© 2017 Snider et al.
Our purpose was to characterize the clinical influences, genetic risk factors, and gene mechanisms contributing to persistent cisplatin-induced peripheral neuropathy (CisIPN) in testicular cancer survivors (TCSs). TCS given cisplatin-based therapy completed the validated EORTC QLQ-CIPN20 questionnaire. An ordinal CisIPN phenotype was derived, and associations with age, smoking, excess drinking, hypertension, body mass index, diabetes, hypercholesterolemia, cumulative cisplatin dose, and self-reported health were examined for 680 TCS. Genotyping was performed on the Illumina HumanOmniExpressExome chip. Following quality control and imputation, 5.1 million SNPs in 680 genetically European TCS formed the input set. GWAS and PrediXcan were used to identify genetic variation and genetically determined gene expression traits, respectively, contributing to CisIPN. We evaluated two independent datasets for replication: Vanderbilt's electronic health database (BioVU) and the CALGB 90401 trial. Eight sensory items formed a subscale with good internal consistency (Cronbach α = 0.88). Variables significantly associated with CisIPN included age at diagnosis (OR per year, 1.06; = 2 × 10), smoking (OR, 1.54; = 0.004), excess drinking (OR, 1.83; = 0.007), and hypertension (OR, 1.61; = 0.03). CisIPN was correlated with lower self-reported health (OR, 0.56; = 2.6 × 10) and weight gain adjusted for years since treatment (OR per Δkg/m, 1.05; = 0.004). PrediXcan identified lower expressions of and and higher expression as associated with CisIPN ( value for each < 5 × 10) with replication of meeting significance criteria (Fisher combined = 0.0089). CisIPN is associated with age, modifiable risk factors, and genetically determined expression level of Further study of implicated genes could elucidate the pathophysiologic underpinnings of CisIPN. .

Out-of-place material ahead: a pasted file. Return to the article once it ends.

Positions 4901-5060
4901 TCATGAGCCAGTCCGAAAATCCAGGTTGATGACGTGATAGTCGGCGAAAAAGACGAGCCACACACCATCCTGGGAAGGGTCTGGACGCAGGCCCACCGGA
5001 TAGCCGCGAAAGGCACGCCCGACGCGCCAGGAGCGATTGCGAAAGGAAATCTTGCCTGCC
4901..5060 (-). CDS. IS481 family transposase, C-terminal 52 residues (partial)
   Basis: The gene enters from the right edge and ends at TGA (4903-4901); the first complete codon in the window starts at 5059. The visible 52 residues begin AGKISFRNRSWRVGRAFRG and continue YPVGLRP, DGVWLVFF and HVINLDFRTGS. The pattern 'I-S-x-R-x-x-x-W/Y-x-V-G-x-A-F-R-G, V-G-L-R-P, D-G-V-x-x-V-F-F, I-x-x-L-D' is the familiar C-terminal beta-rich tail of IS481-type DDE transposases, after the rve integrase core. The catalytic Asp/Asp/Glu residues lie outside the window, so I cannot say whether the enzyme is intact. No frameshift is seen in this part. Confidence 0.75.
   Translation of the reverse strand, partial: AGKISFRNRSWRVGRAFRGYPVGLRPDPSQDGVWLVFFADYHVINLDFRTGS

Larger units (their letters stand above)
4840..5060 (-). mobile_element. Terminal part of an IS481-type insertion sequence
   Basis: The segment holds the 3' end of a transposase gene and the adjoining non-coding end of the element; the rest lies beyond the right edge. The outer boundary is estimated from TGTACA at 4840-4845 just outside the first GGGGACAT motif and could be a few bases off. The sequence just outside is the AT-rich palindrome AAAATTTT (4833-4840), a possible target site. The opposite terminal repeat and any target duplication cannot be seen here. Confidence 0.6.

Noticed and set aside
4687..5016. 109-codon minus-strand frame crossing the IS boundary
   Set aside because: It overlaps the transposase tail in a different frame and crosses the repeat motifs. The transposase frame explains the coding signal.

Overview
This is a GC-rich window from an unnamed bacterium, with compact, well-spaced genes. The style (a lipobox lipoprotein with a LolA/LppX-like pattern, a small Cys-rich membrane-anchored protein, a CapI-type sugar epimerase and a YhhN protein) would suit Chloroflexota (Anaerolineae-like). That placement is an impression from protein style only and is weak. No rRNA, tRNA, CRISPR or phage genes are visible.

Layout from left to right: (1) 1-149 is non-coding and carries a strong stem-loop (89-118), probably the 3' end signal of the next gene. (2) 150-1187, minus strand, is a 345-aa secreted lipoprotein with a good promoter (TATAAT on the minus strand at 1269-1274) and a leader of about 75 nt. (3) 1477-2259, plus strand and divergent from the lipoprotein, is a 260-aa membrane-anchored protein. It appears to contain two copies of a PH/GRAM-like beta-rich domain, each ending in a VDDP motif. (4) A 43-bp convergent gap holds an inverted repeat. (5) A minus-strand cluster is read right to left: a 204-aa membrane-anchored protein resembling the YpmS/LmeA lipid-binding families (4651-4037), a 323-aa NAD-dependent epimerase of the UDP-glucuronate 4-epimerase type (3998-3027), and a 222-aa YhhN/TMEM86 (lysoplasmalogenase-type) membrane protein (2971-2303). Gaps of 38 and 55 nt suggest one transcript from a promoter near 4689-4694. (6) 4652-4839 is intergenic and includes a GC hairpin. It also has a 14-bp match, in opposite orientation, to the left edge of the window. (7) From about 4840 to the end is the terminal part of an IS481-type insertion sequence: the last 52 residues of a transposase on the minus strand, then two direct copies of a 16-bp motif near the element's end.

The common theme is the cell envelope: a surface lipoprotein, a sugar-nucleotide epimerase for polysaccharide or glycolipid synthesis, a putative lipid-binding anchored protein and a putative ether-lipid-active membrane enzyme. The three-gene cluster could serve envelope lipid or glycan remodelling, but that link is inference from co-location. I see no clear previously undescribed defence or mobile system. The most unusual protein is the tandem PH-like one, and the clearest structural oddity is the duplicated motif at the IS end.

©2017 American Association for Cancer Research.
We used mice lacking , a key component of the β-cell K-channel, to analyze the effects of a sustained elevation in the intracellular Ca concentration ([Ca]) on β-cell identity and gene expression. Lineage tracing analysis revealed the conversion of β-cells lacking into pancreatic polypeptide cells but not to α- or δ-cells. RNA-sequencing analysis of FACS-purified β-cells confirmed an increase in gene expression and revealed altered expression of more than 4,200 genes, many of which are involved in Ca signaling, the maintenance of β-cell identity, and cell adhesion. The expression of and , two highly upregulated genes, is closely correlated with membrane depolarization, suggesting their use as markers for an increase in [Ca] Moreover, a bioinformatics analysis predicts that many of the dysregulated genes are regulated by common transcription factors, one of which, , was confirmed to be directly controlled by Ca influx in β-cells. Interestingly, among the upregulated genes is , a putative marker of β-cell dedifferentiation, and other genes associated with β-cell failure. Taken together, our results suggest that chronically elevated β-cell [Ca] in islets contributes to the alteration of β-cell identity, islet cell numbers and morphology, and gene expression by disrupting a network of Ca-regulated genes.
© 2017 by the American Diabetes Association.
The ATR checkpoint kinase coordinates cellular responses to DNA replication stress. Budding yeast contain three activators of Mec1 (the ATR orthologue); however, only TOPBP1 is known to activate ATR in vertebrates. We identified ETAA1 as a replication stress response protein in two proteomic screens. ETAA1-deficient cells accumulate double-strand breaks, sister chromatid exchanges, and other hallmarks of genome instability. They are also hypersensitive to replication stress and have increased frequencies of replication fork collapse. ETAA1 contains two RPA-interaction motifs that localize ETAA1 to stalled replication forks. It also interacts with several DNA damage response proteins including the BLM/TOP3α/RMI1/RMI2 and ATR/ATRIP complexes. It binds ATR/ATRIP directly using a motif with sequence similarity to the TOPBP1 ATR-activation domain; and like TOPBP1, ETAA1 acts as a direct ATR activator. ETAA1 functions in parallel to the TOPBP1/RAD9/HUS1/RAD1 pathway to regulate ATR and maintain genome stability. Thus, vertebrate cells contain at least two ATR-activating proteins.